The Rt Hon Francis Maude, Minister to the Cabinet Office and Paymaster General of Great Britain, came to Beer-Sheva on Tuesday for a working lunch at Ben-Gurion University of the Negev with the major players in the city’s evolving CyberSpark ecosystem.

Among his responsibilities, Francis Maude is in charge of delivering the UK’s national cyber security strategy. He was hosted by BGU President Prof. Rivka Carmi, in the presence of UK Ambassador to Israel Matthew Gould.

Rt Hon Francis Maude (Right) & Nimrod Kozlovski (Left)“As part of my Government's long-term economic plan, we want to make Britain one of the safest places to do business online. When I took office four and a half years ago, during a troubled economic period, we decided to spend more on cyber security as one of four top tier national security threats. The British government has spent 860 million pounds over five years but we want to learn from countries such as Israel who are also leaders in this field,” he said.

Francis Maude came to Beer-Sheva to hear about the unique collaboration between academia, industry and the security establishment that has rapidly bloomed in Beer-Sheva over the last two years to see how he can apply similar lessons in the UK.

Meeting with representatives of BGU, IBM, EMC, JVP Cyber Labs, and CyberSpark, Francis Maude saw for himself how they reduce turnaround between academic research and applications from years to months. He heard many examples of the paradigm shifting thinking that characterizes the research going on in Beer-Sheva.

Dr. Nimrod Kozlovski, Partner, Jerusalem Venture Partners (JVP), Cyber Labs explained how they supported a startup that went from creation to an evaluation of hundreds of millions of dollars in just nine months.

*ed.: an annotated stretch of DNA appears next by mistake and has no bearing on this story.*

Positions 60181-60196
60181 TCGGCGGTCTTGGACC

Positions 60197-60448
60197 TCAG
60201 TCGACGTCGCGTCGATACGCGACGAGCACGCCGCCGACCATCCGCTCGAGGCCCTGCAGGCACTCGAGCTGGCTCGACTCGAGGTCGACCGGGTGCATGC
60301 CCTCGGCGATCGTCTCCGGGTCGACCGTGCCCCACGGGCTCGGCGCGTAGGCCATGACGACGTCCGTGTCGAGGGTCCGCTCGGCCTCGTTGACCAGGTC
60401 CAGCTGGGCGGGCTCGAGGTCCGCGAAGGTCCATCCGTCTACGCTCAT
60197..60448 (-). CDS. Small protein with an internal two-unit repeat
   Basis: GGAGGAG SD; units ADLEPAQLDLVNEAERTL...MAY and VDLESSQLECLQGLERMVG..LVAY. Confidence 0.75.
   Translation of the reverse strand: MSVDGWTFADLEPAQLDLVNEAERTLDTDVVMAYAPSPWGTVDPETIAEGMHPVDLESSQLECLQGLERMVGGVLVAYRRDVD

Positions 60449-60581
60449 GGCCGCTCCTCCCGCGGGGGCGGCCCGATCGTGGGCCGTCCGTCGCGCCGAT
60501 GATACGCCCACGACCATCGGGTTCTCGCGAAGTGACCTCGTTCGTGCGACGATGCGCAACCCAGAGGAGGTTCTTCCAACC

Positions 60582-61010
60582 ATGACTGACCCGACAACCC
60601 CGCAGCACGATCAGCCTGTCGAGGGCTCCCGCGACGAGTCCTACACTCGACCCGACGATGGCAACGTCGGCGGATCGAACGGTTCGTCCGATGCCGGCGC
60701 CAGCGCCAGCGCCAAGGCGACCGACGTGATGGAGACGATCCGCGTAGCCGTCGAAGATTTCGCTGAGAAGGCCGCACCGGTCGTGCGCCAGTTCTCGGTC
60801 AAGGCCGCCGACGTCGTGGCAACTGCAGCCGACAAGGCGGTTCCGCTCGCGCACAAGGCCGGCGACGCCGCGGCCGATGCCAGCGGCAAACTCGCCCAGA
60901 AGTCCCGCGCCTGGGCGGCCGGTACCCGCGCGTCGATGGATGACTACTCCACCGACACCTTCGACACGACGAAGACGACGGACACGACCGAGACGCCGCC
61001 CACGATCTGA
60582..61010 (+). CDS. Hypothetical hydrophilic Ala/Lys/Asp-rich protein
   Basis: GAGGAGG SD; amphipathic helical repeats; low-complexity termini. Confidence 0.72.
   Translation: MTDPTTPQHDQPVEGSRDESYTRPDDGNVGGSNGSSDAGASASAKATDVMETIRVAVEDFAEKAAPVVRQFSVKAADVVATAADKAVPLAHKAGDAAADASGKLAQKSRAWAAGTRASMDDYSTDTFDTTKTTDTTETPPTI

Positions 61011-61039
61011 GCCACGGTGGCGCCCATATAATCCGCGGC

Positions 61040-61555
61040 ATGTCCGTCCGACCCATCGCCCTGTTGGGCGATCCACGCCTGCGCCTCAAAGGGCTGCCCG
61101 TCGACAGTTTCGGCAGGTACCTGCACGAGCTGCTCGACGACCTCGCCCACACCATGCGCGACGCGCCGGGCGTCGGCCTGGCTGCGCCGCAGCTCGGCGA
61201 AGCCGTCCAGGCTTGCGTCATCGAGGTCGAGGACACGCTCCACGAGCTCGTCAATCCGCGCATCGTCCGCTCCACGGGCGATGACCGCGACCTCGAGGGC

All agreed while the online world has grown exponentially, cyber security skills and capability are not increasing at a comparable rate. The consensus was that the ability to defend oneself in cyberspace depends upon a strong skills and knowledge base. Francis Maude and CyberSpark reinforced the message that working with academia and industry to improve cyber skills, education, research and opportunities to improve our knowledge base, building up a skilled workforce remains a vital pillar for cyberspace.

Fancis Maude said that after a visit to Silicon Valley earlier this year, he was convinced that cloud services were better protected than traditional systems. He noted that there were 11 academic centers of excellence working on building cyber skills in the UK.

Dr. Orna Berry, Corporate Vice-President, Growth and Innovation, EMC Centers of Excellence, EMEA and the US, said the goal was to take BGU research and do “rapid, applied science and integration.”

CyberSpark is a unique emerging ecosystem that will harness academia, industry and the security establishment to advance cyber security research and development. BGU’s research prowess and collaboration with industry anchor the initiative, while the IDF’s decision to move thousands of Technology and Intelligence Unit soldiers south will provide a once in a generation opportunity.

Roni Zehavi, CEO of CyberSpark, explained “each company has a distinct DNA yet we are working together to find the common ground for the benefit of all of the shareholders.”

Francis Maude met with the heads of the major cyber security laboratories, companies and incubators including: Prof. Dan Blumberg, Vice-President and Dean for Research and Development; Prof. Yuval Elovici, Department of Information Systems Engineering, Director, Telekom Innovation Laboratories at BGU (T-Labs), & Director of Cyber Security Labs at BGU; Dr. Yaron Wolfsthal, Head of IBM Center of Excellence at BGU (CCoE); and Dr. Yaniv Harel, GM of EMC Cyber Solutions, Beer-Sheva.